Fed Minutes: Policymakers Shrug at Market Volatility, Stay Focused on Gradual Path

Fed Minutes: Policymakers Shrug at Market Volatility, Stay Focused on Gradual Path

The minutes of the March 2018 Federal Open Market Committee (FOMC) meeting affirmed our outlook that the Fed will likely continue to gradually and methodically increase interest rates and that the bar is relatively high for policymakers to change the current plan for two or three more hikes in 2018. Beyond this year, the policy picture is less clear but nearly all FOMC participants now expect a mild overshoot of the inflation target by 2020 – although this doesn’t necessarily mean they are comfortable with a more pronounced period of above-target inflation.

Policy rate outlook

The bar appears high to change the Fed’s current plan to hike interest rates two to three more times in 2018. At the March meeting, most if not all Fed officials upgraded their near-term outlook for U.S. economic activity, citing more expansionary fiscal policy, solid global growth and still easy financial conditions. And although a number of participants thought a “slightly steeper” path of the fed funds rate was now warranted, the committee was split as whether that meant two or three more hikes in 2018 and all participants agreed that it would “remain appropriate” to maintain the gradual approach that has so far characterized the current hiking cycle. While the prospects for retaliatory tariffs and a further escalation in trade tensions were mentioned as a downside risk, participants appeared to shrug off the increase in equity market volatility since the beginning of the year.

Looking further out to 2019 and 2020, the policy picture is more uncertain. Although several participants believed it would likely be appropriate to raise the fed funds rate above its longer-run normal rate, there seems to be uncertainty around what level of the fed funds rate is consistent with neutral policy, and participants expressed a “range of views on the amount of policy tightening that would likely be required over the medium term.” The widely followed Laubach and Williams natural interest rate model currently estimates the real neutral rate is around 0.0%, implying a 2% neutral nominal fed funds rate is consistent with neutral policy. However, uncertainty surrounding the model is great, and therefore the FOMC will have to continue to assess changes in economic conditions resulting from a gradual tightening of monetary policy to evaluate the neutral policy rate. (For PIMCO’s latest views on The New Neutral for monetary policy, please read our Cyclical Outlook, “The Beginning of the End?” )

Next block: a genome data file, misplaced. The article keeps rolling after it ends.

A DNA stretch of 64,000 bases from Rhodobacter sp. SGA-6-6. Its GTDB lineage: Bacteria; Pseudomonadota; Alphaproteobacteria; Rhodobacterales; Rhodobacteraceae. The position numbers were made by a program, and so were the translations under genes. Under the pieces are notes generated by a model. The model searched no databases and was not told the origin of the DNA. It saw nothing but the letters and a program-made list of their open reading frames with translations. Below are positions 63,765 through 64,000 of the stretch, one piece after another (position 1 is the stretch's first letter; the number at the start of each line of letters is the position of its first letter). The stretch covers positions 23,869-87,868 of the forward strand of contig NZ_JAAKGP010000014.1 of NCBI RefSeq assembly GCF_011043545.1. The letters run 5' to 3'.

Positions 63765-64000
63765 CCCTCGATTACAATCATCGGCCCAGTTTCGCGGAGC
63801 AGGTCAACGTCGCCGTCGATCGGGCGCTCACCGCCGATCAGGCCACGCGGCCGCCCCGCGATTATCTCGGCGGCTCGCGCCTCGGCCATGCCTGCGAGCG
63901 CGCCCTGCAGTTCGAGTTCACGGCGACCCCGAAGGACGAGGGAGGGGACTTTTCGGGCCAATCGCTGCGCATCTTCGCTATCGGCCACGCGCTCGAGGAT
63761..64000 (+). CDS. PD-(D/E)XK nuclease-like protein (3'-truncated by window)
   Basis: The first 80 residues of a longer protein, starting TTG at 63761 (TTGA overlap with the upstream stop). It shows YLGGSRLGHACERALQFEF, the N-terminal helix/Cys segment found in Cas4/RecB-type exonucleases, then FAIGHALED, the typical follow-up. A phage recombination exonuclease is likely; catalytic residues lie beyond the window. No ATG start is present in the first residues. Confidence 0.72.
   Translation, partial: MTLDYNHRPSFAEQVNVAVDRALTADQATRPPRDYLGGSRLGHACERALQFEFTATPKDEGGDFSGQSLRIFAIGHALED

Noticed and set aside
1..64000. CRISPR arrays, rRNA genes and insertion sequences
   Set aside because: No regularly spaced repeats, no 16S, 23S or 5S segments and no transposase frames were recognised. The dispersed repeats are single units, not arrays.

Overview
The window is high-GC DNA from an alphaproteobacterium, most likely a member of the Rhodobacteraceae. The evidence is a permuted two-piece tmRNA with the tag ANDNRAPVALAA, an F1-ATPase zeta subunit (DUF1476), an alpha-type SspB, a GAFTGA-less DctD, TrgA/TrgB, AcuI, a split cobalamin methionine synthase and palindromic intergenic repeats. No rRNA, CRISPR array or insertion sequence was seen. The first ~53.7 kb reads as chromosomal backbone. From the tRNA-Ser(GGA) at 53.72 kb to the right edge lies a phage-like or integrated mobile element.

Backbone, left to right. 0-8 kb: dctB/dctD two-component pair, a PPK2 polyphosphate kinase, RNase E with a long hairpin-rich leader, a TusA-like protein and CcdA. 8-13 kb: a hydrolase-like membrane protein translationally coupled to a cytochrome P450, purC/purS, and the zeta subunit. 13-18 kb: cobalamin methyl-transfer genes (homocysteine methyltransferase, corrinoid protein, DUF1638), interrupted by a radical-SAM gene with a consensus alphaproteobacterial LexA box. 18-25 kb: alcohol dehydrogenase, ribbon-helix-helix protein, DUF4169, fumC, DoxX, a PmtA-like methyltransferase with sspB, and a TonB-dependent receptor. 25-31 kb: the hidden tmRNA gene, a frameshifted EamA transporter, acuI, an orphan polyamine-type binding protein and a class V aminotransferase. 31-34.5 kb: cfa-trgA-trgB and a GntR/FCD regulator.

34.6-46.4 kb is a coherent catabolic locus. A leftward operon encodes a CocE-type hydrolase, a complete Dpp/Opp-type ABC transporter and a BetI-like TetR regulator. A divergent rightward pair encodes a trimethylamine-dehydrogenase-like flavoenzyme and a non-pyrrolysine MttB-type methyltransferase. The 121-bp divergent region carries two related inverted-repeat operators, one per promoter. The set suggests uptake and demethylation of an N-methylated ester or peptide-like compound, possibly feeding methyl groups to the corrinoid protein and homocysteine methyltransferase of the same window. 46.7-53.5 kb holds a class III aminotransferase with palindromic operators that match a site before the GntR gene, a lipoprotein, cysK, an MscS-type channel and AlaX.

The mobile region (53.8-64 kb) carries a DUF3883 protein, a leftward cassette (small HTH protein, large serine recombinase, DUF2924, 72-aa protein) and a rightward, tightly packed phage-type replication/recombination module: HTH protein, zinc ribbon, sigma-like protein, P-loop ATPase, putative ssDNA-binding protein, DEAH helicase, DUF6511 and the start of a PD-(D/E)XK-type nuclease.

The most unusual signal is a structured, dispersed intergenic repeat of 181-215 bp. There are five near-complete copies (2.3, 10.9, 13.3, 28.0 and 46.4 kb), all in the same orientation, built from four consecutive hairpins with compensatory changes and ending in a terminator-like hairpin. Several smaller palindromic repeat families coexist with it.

Forecasting above-target inflation by 2020

For the first time since the 2008 financial crisis, the March Summary of Economic Projections (SEP) reported that the median FOMC participant forecasts core inflation to mildly overshoot (to 2.1%) the Fed’s longer-term target of 2.0% year-over-year (as measured by Personal Consumption Expenditures or PCE) by 2020. To be sure, the expected overshoot was mild, but notable since it coincided with material upward revisions to the median 2018 and 2019 real GDP growth forecasts and downward revisions to the unemployment rate path.

The combination of these revisions suggests that many FOMC participants believe that the appropriate monetary policy is one that does not pre-emptively tighten to offset the strengthening tailwinds to growth, including the more expansionary fiscal policies.

Still, on balance, the minutes leave us cautious about extrapolating FOMC participants’ tolerance for above-target inflation. While a number of participants suggested that a prolonged period of above-potential growth could help anchor inflation expectations, they also worried that an “overheated economy could result in significant inflation pressures or lead to financial instability.” Fed policymakers won’t lose sight of their mandate.

Read more blogs on rates.

Read PIMCO’s latest Cyclical Outlook for insights into global economic growth and monetary policy in 2018.


Tiffany Wilding is a PIMCO economist focusing on the U.S. and is a regular contributor to the PIMCO Blog.


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